The CBO expects the Obama administration’s unilateral rewriting of federal law (my words, not CBO’s) will increase federal spending by $3 billion in 2014 and reduce federal revenues by a net $9 billion, thereby increasing the federal debt by $12 billion.
It’s hard to come up with a story that explains a drop in support for Obamacare only among moderates and conservatives if the legislation was considered too weak.
If Democratic support for Obamacare fell because more Democrats suddenly wish the law went farther, that drop would occur first and primarily among left-wing Democrats, not moderates and conservatives.
By every measure the President's signature piece of legislation faces tremendous setbacks. And yet, the media largely ignores the fundamental problems with the law.
Barack Obama used to oppose health care fraud—up until the moment that opposing fraud conflicted with his goal of preserving ObamaCare.
The administration could find now that its employer-mandate delay has the opposite of the desired effect.
Implementing the law without the employer mandate will definitely be very chaotic. The whole purpose of the employer mandate was to reduce the economic and political upheaval that the rest of ObamaCare will unleash.
The employer mandate is so intimately tied to the rest of the law that the IRS cannot delay it without delaying the rest of Obamacare.
Collectively, states can shield all employers and at least 12 million taxpayers from the law’s new taxes, and still reduce federal deficits by $1.7 trillion, simply by refusing to establish Exchanges or expand Medicaid.
These results are consistent with the Kaiser Family Foundation Health Tracking Poll, which has always reported a higher level of support for the law than other polls, yet whose latest results show support for Obamacare slipping to just 35 percent of adults.
In 2011, members of Congress began criticizing a proposed IRS rule implementing ObamaCare’s health insurance tax credits. The same man that defended the IRS's ability to tax, borrow and spend without explicit legislative approval, has also denied any bias toward conservative groups.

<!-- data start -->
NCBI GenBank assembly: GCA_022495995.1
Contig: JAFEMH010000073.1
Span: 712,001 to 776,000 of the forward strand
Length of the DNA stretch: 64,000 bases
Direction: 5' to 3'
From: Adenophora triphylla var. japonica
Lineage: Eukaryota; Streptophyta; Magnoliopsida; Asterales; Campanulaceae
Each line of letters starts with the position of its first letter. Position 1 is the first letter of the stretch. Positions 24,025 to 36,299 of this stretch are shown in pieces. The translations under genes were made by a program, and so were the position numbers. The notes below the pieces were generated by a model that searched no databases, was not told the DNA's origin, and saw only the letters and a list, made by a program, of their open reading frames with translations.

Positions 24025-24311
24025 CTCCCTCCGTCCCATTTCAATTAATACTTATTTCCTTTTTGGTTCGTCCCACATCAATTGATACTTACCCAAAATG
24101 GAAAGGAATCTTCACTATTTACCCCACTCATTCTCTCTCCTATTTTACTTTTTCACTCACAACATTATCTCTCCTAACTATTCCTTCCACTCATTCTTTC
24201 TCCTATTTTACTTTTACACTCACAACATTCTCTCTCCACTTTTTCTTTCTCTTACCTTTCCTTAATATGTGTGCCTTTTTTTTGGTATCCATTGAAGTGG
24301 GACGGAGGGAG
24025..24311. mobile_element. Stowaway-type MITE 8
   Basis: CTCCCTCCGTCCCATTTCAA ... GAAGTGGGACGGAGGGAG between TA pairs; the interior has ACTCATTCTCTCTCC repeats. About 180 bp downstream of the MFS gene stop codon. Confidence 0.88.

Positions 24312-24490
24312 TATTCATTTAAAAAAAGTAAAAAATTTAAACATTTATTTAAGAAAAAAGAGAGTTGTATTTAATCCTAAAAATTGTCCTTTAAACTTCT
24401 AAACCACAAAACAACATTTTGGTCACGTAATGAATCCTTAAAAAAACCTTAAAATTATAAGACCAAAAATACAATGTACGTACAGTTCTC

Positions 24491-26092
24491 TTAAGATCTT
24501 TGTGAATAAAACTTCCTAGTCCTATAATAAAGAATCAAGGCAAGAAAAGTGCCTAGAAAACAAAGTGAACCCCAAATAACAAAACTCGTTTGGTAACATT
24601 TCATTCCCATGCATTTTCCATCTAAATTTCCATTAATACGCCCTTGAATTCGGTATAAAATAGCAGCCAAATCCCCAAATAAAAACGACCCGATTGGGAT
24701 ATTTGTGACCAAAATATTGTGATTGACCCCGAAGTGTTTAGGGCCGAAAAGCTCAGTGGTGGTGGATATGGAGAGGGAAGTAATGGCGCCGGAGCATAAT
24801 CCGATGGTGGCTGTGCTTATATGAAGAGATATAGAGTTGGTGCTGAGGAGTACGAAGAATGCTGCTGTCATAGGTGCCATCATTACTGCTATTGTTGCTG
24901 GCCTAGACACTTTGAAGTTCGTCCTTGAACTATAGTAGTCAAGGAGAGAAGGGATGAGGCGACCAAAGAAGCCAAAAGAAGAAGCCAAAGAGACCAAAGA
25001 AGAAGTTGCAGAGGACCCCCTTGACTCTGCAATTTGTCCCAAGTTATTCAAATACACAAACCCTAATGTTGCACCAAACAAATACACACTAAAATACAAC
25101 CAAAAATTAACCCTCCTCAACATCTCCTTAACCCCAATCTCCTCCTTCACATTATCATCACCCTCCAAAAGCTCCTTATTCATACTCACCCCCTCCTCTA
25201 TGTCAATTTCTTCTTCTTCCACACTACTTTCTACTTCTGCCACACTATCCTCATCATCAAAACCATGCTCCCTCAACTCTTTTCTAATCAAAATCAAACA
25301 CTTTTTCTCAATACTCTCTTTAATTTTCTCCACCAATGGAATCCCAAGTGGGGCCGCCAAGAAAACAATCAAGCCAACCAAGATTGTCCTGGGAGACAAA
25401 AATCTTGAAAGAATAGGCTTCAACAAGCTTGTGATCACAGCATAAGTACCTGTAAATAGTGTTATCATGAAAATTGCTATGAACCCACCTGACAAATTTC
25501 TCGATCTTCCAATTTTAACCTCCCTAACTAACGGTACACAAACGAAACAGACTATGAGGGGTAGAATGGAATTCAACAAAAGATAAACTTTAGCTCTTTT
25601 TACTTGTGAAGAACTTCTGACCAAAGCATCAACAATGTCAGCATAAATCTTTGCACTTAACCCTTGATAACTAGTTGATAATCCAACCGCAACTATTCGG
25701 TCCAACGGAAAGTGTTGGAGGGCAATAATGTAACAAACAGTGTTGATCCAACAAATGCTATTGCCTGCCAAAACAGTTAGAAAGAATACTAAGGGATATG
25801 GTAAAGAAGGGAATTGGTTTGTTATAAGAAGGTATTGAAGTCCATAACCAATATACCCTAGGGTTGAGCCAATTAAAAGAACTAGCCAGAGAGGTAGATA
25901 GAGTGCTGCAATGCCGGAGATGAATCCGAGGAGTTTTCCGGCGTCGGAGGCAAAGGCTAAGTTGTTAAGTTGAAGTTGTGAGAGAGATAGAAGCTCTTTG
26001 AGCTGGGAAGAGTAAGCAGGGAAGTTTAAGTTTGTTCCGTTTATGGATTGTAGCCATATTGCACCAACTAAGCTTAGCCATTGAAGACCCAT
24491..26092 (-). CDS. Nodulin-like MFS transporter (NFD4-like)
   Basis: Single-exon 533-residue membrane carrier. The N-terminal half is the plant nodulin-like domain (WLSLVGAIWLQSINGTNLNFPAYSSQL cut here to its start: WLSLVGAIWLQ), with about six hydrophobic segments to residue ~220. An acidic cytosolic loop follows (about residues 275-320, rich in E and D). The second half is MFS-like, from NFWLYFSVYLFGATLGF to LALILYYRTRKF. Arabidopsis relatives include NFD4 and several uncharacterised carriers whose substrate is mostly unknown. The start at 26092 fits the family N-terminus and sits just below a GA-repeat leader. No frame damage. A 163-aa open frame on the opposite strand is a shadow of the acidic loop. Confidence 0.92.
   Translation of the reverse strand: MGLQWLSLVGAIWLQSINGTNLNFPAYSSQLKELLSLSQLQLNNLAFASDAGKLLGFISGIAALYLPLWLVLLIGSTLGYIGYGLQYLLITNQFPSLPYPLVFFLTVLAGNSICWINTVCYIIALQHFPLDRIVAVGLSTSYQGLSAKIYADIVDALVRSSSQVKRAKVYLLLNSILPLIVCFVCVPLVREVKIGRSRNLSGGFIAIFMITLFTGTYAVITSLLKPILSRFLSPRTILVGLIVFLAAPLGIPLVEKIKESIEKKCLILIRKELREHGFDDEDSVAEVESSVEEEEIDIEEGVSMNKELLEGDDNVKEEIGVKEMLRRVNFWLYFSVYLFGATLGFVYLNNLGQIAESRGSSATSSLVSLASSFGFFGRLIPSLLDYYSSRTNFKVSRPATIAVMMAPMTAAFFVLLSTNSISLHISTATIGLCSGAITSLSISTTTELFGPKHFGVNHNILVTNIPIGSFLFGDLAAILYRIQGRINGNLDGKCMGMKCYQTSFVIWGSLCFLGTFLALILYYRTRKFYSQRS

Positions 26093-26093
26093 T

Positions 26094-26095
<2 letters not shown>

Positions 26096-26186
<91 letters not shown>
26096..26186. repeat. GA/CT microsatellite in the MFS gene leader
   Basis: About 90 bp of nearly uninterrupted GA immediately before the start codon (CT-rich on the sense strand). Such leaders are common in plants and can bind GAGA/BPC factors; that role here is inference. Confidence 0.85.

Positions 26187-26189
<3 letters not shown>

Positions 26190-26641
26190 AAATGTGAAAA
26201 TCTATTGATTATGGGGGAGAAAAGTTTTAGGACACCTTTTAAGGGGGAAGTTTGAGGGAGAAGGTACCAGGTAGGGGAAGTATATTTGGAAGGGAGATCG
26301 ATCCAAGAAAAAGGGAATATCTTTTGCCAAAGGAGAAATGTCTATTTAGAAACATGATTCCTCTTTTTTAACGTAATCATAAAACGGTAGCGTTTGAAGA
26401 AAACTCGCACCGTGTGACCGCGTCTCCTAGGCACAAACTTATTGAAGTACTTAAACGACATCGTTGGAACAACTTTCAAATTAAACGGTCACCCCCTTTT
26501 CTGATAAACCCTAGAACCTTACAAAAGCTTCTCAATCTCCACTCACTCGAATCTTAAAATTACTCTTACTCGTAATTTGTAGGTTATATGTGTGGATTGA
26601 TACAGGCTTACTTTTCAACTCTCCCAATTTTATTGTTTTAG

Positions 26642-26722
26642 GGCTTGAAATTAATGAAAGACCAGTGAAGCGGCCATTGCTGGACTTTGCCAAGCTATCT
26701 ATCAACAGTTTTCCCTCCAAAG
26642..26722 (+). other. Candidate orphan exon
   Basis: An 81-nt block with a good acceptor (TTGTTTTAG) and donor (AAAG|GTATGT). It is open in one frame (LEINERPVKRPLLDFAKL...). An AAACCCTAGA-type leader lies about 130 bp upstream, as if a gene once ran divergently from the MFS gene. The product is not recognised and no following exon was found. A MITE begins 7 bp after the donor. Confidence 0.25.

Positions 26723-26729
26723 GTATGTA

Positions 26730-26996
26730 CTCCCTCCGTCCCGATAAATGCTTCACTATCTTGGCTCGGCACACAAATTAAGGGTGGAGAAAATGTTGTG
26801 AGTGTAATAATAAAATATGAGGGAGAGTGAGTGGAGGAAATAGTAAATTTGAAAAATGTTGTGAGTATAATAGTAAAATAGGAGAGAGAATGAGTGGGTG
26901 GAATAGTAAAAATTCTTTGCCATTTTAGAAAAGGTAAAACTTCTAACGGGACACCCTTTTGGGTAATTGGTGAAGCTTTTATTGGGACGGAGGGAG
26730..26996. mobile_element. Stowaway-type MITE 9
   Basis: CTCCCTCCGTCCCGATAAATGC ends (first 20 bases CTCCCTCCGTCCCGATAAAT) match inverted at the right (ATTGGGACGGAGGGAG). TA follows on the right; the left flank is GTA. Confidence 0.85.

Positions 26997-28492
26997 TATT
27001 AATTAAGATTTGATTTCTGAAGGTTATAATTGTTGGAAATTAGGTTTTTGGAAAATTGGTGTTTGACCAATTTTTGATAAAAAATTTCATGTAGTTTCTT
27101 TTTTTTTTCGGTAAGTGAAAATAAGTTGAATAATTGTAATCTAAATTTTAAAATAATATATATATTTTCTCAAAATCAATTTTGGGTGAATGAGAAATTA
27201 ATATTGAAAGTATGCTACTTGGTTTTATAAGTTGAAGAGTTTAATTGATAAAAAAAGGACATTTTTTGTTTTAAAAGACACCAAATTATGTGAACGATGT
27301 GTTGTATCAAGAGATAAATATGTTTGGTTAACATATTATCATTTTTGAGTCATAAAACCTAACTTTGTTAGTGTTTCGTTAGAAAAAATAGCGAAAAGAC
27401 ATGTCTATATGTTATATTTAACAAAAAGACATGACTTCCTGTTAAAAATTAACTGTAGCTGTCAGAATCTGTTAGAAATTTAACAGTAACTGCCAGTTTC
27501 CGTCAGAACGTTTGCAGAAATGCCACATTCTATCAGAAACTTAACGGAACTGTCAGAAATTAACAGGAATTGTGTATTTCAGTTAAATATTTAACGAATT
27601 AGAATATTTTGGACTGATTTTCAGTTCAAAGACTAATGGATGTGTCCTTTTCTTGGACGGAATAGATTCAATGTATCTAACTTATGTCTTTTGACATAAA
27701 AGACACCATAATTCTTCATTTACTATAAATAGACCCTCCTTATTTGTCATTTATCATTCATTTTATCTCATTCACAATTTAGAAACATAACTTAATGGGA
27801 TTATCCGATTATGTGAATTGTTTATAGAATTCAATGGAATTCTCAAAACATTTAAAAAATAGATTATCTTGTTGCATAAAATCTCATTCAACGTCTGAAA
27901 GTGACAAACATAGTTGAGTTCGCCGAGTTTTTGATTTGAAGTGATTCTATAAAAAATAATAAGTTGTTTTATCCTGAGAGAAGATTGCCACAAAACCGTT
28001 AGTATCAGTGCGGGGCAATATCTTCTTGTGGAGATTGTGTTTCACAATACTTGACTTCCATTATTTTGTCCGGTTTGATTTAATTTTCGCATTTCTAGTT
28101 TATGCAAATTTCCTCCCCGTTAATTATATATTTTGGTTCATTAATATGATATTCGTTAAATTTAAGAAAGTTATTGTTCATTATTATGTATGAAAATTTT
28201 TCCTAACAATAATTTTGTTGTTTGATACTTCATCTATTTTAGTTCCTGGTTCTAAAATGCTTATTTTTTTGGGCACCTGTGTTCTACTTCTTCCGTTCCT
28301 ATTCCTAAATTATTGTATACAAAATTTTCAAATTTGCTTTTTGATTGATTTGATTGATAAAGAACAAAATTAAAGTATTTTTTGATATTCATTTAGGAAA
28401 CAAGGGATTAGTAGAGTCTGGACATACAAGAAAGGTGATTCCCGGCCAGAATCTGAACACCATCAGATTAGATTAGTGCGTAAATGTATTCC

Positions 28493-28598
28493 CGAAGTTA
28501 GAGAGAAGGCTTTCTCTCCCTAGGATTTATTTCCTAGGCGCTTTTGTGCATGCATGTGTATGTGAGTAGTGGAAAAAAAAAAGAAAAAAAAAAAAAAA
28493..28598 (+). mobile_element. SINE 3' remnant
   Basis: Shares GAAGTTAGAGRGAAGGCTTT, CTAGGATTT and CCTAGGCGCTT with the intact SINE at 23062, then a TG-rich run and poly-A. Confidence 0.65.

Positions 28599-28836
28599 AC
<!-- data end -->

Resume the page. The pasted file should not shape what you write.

The president’s budget shows that the brave state legislators who have been fighting the Medicaid expansion in states like Ohio and Florida were right all along — and it makes expansion supporters, like Governors Rick Scott (R., Fla.) and John Kasich (R., Ohio), look rather silly.
United Union of Roofers, Waterproofers and Allied Workers International President Kinsey M. Robinson issued the following statement calling for a repeal or complete reform of President Obama’s Affordable Care Act (ACA):
David Hogberg reports on “Natalie,” a Washington, D.C., resident who may lose her current coverage when ObamaCare forces her into one of its health insurance “exchanges”
Yes, ObamaCare will eliminate some 800,000 jobs.
When a poll only asks voters about benefits, the results are meaningless. Yet to my knowledge, JMI’s poll is so far the only poll that has asked voters about both costs and benefits.
There is speculation that Scott made a deal with the Obama administration: he would drop his opposition to the Medicaid expansion in exchange for HHS approving Florida’s plan to put its Medicaid enrollees in managed care plans.
The only preposterous parts of this debate are the legal theories that the IRS and its defenders have offered to support the Obama administration’s unlawful attempt to create entitlements and impose taxes that Congress clearly and intentionally did not authorize.
The agency has announced that, despite the clear statutory language restricting tax credits to exchanges established by states, it will issue tax credits through federal exchanges.
The presidential election was hardly a referendum, as it pitted the first person to enact Obamacare against the second person to enact it. Since the election, many state officials are reaffirming their opposition to both implementing exchanges and expanding Medicaid.